Before cracking open Martin Gardner's latest book, "Did Adam and Eve Have Navels?" I was prepared to be, at best, mildly amused. You know, ho-hum, yet another tome poking fun at religious fundamentalists unable to comprehend the basics of science -- the Scopes monkey trial revisited for the 1,000th time.
How interesting could the topic of Adam and Eve's navels be, anyway? I thought how much more amusing it would be to examine that hot old question -- much discussed at the Council of Trent -- of Adam's penis. (It was decided, given the absence of desire in the Garden of Eden, that Adam's erections were voluntary, that appendage functioning more like his arm.)
Yet it turns out, as Gardner explains in the title chapter, that there have been full-fledged political implications to the question of biblical bellybuttons. In 1944, an acrimonious congressional debate was occasioned by an armed services manual on "The Races of Mankind," which depicted Adam and Eve with those cute remnants of our umbilical cords. Gardner views with amused distaste the idea that some of our lawmakers were worried that the U.S. government might offend that portion of the electorate who take their Bibles literally and hold sacred the unborn status of our original ancestors.
Gardner has his vision trained on all instances of blatant disregard for the scientific method that has been the cornerstone of technical and theoretical progress since Galileo. This colorful collection was culled from the column that Gardner contributes to Skeptical Inquirer, the official organ of the Committee for the Scientific Investigation of Claims of the Paranormal. Perhaps the best-known representative of that organization is magician James Randi, who has often appeared on TV in his role as debunker. Gardner, however, might be considered the ideological father of the CSICOP, since its foundation was partly inspired by his pioneering bestseller, "In the Name of Science."
So Gardner, born in 1914, is no Johnny-come-lately to the debunking game. And with his elegant arguments and fine eye for telling detail, it's no surprise that he has also penned novels and short stories. Add to these qualities the delicious sense of sophisticated fun that one would expect from the author of "The Annotated Alice," who also happened to write the "Mathematical Games" column of Scientific American for 25 years.
He brings those talents to bear in such genially engaging chapters as "Near-Earth Objects." Inspired by the mistaken 1998 news story that a meteor would swoop perilously close to the Earth, Gardner wears an impressive succession of hats -- literary historian, memoirist, film critic -- as he muses (no other term will do) on the theme of cataclysmic destruction. He chillingly concludes by speculating that to fundamentalists "a sudden extinction of humanity would be acceptable. The Biblical Jehovah, remember, is said to have drowned every man, woman, baby, and their pets, except for Noah and his family."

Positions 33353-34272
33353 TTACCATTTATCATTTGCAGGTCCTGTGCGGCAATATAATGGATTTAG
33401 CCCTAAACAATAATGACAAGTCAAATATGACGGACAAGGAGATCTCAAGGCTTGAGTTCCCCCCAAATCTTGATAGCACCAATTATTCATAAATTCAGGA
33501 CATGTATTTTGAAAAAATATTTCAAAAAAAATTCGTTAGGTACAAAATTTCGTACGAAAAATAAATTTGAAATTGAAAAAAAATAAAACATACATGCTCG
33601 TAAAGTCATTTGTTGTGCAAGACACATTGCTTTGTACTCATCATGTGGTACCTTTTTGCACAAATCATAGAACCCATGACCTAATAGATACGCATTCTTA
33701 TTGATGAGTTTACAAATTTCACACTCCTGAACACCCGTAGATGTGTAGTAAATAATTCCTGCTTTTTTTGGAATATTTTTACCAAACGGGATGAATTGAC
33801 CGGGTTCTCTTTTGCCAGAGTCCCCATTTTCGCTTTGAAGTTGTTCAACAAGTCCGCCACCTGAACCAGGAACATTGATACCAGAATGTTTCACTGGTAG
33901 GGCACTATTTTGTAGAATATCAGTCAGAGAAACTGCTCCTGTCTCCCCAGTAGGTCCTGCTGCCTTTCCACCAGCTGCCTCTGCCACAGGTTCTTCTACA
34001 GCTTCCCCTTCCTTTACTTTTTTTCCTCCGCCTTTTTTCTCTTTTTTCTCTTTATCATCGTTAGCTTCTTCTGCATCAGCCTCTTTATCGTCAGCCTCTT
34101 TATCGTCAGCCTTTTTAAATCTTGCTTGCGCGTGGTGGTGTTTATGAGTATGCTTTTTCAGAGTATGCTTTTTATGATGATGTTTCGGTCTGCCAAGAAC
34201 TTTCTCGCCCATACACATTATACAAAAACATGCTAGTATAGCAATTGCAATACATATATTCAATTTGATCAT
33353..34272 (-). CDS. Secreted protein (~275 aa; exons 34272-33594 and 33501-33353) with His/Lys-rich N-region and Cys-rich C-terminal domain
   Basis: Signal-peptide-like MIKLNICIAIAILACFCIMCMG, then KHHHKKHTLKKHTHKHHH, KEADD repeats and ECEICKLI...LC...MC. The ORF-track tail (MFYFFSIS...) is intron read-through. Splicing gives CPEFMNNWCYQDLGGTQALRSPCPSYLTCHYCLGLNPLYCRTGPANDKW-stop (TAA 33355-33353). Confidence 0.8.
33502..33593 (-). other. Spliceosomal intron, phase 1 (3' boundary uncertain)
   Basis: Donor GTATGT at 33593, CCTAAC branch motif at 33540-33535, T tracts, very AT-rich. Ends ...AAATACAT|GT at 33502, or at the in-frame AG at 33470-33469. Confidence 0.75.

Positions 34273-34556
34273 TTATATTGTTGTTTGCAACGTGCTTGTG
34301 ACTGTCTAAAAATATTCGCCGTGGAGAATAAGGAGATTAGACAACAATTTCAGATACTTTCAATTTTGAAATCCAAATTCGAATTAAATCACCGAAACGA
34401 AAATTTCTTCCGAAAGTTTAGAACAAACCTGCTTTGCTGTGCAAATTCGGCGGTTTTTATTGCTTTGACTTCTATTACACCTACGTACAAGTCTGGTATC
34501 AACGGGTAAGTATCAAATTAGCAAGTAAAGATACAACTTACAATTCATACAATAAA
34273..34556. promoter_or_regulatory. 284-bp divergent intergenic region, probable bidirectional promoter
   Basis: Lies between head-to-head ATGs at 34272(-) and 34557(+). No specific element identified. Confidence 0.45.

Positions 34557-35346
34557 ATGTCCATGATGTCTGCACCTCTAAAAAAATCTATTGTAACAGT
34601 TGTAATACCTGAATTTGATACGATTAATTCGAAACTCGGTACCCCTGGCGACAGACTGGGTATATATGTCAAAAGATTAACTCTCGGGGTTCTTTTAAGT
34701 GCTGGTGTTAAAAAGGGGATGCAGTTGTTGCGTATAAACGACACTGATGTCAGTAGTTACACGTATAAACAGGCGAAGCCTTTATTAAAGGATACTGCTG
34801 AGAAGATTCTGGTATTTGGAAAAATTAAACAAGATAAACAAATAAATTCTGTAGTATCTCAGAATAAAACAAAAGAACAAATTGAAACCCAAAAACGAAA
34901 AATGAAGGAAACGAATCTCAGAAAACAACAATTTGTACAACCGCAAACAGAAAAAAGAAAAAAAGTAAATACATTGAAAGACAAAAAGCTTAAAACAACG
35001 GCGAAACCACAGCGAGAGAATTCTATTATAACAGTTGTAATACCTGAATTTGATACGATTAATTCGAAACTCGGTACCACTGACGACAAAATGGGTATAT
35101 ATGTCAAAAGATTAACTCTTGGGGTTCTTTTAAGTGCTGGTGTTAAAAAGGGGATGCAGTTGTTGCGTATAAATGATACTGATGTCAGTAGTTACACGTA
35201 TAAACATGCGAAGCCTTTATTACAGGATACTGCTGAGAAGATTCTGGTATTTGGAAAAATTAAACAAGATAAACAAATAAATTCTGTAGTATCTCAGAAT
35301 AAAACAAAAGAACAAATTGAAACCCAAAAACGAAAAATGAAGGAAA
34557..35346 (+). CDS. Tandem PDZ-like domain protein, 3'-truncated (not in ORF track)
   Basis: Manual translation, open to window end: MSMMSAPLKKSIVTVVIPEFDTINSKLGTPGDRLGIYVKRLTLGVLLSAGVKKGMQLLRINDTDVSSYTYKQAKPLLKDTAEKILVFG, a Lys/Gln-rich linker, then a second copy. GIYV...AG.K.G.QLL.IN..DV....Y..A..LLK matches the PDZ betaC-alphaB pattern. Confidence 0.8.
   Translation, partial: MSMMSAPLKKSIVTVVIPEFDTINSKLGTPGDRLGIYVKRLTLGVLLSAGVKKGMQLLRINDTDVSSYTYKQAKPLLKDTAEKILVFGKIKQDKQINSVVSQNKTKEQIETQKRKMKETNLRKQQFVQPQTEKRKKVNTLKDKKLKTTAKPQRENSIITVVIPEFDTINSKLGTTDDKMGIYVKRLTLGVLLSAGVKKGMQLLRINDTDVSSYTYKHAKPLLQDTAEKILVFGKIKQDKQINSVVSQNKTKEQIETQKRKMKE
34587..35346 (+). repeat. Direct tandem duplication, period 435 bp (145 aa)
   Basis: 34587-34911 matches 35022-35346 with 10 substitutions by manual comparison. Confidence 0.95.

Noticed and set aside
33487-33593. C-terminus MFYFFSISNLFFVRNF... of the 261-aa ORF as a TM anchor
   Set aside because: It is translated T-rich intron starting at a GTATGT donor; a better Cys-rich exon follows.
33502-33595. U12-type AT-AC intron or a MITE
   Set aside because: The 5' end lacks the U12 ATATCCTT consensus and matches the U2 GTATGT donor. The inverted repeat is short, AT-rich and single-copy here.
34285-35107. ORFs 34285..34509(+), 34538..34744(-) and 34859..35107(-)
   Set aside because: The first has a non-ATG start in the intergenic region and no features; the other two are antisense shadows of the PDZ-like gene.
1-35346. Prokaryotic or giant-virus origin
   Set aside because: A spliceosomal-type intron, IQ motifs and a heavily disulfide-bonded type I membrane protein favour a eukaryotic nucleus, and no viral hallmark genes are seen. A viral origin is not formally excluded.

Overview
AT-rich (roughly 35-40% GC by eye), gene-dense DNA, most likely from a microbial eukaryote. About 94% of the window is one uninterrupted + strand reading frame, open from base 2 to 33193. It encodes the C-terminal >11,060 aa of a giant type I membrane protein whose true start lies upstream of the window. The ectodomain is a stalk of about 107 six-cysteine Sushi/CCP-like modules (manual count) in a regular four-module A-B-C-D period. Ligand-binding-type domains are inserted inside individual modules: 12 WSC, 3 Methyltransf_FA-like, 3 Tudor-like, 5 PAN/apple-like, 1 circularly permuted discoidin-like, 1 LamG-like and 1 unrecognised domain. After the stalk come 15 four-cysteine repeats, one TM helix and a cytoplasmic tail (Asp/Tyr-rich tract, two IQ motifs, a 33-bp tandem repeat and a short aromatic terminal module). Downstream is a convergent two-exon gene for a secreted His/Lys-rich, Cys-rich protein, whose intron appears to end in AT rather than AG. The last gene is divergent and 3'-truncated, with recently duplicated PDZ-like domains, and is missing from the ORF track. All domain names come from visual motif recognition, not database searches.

In other chapters he makes clear that some great scientific minds such as Isaac Newton -- who pursued the pseudoscience of alchemy when he wasn't busy inventing the concept of gravity -- have been inconsistent characters who did not always toe the line of pure science. Sketching a fuller picture of Thomas Edison than the usual sanitized version, Gardner sums up his appraisal of the national hero by stating that his "beliefs and habits were those of a crackpot and a bum. Rats lived happy and undisturbed in his laboratory; he often slept in his clothes, because he believed that changing or taking them off induced insomnia; he thought that Richard Wagner was Jewish; he was a disastrous husband and father; he all but starved himself to death because he believed that food poisons the intestines; his own company in Europe coined the cable name 'Dungyard' for him."
Indeed, what sets Gardner apart from the rest of the debunking crowd is that he doesn't just take potshots at the sitting ducks of fundamentalist thought or kooky cults; the sacred cows of science appear equally -- and hilariously -- in his deadly cross hairs. Gardner is always marvelously panoramic and ruminative, whether reporting the spread of the mistaken belief that eggs balance more easily on the first day of spring, pointing out that Newton was a fundamentalist, or discussing the conceptual origins of the Internet in the work of H.G. Wells. And he stimulates these same mental qualities, often useful gateways to creative thought, in the reader.
Schools could do well to interest children in science through Gardner's entertaining volume -- if they don't ban it first. After all, there are plenty of adults out there who don't want their kids exposed to the notion that Adam and Eve had the same bellybuttons we all love to contemplate. And not even a well-reasoned and engrossing book like Gardner's is likely to change their minds at this late date.